Research completed by College of the Rockies instructor Shawna Ryan highlights the vital role played by Cranbrook Family Connections. Pictured (left to right): Tracy Pound (Homeless Outreach Program), Kim Levie (Cranbrook Family Connections), Erin Pan (Homeless Outreach Program), Gwen Noble (Executive Director, Community Connections Society of BC).

COTR, non-profit team up for resarch project

Nursing instructor partners with Cranbrook Family Connections to gather data on clientele, services.

A College of the Rockies nursing instructor has partnered with a local non-profit to conduct an applied research project that hopes to shed light on understanding and improving health care and social services to local residents.

Shawna Ryan, an instructor with the Bachelor of Science in Nursing program, teamed up with Gwen Noble and the Community Connections Society of Southeast British Columbia, for the project, which focused on data gathering and solutions to social and health care issues.

The research assessed the advantages of a co-located, comprehensive and collective approach to delivering social and health care services, such as the model in use through Cranbrook Family Connections.

Additional objectives included gathering demographic data of CFC clients, and the diversion of those clients from emergency and other health care services.

“As a non-profit organization, CFC is reliant on external funding, which is why we need to explicitly understand and be able to convey our collective impact on health and social service in our community,” said Noble. “We knew that partnering with College of the Rockies would give us access to reliable, detailed research and robust data that we could use to accurately communicate the important work we do here and what it means for our clients and community.”

The research was consolidated into a report that was used to support funding applications, while also being circulated to local dignitaries and community leaders.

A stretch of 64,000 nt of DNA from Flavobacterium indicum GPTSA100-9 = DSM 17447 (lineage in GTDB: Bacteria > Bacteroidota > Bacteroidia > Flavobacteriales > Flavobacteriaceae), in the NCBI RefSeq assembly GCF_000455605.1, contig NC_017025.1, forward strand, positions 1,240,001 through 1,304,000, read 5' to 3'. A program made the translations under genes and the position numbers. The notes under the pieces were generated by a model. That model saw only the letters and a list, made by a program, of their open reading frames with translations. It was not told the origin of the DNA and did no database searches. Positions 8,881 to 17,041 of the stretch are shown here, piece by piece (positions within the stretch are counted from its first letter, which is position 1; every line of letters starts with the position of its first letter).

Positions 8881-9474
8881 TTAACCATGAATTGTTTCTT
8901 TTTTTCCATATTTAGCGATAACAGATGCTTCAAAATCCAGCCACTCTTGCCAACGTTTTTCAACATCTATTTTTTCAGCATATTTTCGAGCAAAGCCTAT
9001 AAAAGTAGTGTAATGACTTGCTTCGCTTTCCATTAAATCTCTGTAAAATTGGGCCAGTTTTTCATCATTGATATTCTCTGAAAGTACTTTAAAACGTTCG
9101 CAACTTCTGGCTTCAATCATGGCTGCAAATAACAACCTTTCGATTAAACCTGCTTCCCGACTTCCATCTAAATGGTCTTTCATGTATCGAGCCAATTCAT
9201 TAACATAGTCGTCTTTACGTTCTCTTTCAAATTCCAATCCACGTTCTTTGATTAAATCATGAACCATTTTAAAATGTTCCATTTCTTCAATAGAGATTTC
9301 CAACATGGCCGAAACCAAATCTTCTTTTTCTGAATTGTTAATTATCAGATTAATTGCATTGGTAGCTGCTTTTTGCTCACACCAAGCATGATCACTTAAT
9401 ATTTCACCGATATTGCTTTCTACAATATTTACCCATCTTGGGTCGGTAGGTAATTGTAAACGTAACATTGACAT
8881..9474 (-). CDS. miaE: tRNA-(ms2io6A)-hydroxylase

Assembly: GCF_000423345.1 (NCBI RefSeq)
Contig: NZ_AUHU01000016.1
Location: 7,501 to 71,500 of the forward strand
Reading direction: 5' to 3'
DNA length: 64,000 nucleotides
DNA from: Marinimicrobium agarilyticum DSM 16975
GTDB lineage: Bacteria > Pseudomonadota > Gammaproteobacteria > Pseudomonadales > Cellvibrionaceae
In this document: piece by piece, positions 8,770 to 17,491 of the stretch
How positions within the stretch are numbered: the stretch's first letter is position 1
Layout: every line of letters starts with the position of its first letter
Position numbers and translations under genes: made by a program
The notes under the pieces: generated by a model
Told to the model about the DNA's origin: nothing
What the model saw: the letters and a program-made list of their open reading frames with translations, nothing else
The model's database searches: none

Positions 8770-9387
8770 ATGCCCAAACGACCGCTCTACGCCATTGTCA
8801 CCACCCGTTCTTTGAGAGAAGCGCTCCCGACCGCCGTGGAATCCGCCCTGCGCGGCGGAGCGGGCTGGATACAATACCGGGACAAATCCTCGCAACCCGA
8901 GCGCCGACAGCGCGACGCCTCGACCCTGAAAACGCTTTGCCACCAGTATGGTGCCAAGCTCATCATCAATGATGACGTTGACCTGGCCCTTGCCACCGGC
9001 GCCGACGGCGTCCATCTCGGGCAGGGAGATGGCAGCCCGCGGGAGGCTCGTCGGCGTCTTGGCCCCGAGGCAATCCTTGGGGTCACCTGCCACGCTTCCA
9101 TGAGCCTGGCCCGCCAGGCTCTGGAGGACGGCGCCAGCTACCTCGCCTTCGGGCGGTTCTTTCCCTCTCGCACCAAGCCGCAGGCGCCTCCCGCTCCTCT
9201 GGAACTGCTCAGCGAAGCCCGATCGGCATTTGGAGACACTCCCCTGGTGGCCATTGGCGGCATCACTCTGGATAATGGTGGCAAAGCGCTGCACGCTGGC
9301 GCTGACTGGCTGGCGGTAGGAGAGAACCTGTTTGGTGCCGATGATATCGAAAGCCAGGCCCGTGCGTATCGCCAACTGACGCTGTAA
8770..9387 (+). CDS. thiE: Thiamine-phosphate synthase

“Research results verified much of what CFC staff knew anecdotally,” said Ryan. “Clients access multiple services during a single visit, as well as over the course of their visits to CFC, validating the belief that having multiple health and social services located under one roof makes CFC more effective.”

“Those who are accessing services are primarily females (72 per cent) who are young to middle-aged adults. Most clients would be considered low-income and many have dependents. The research also supported the belief that many clients access CFC on a regular (weekly or monthly) basis.”

Breaking down the data, 32 per cent of respondents said that if services weren’t available at CFC, they would have to go to a physician, nurse practitioner or emergency department. Further, over half of the respondents also noted they would go ‘nowhere’ if were not for CFC services.

There were 161 clients who participated in the survey.

“This data clearly demonstrates the demographics of CFC’s current clientele and also showed segments of the population that may be underserved,” Noble said. “This information not only bolsters our ongoing funding applications, but provides valuable information for applying for funds to serve additional client groups.”

Cranbrook Family Connections (CFC), a hub of services offered by the Community Connections Society of Southeast British Columbia, has been providing programs and services to Cranbrook and the East Kootenay region for 36 years.

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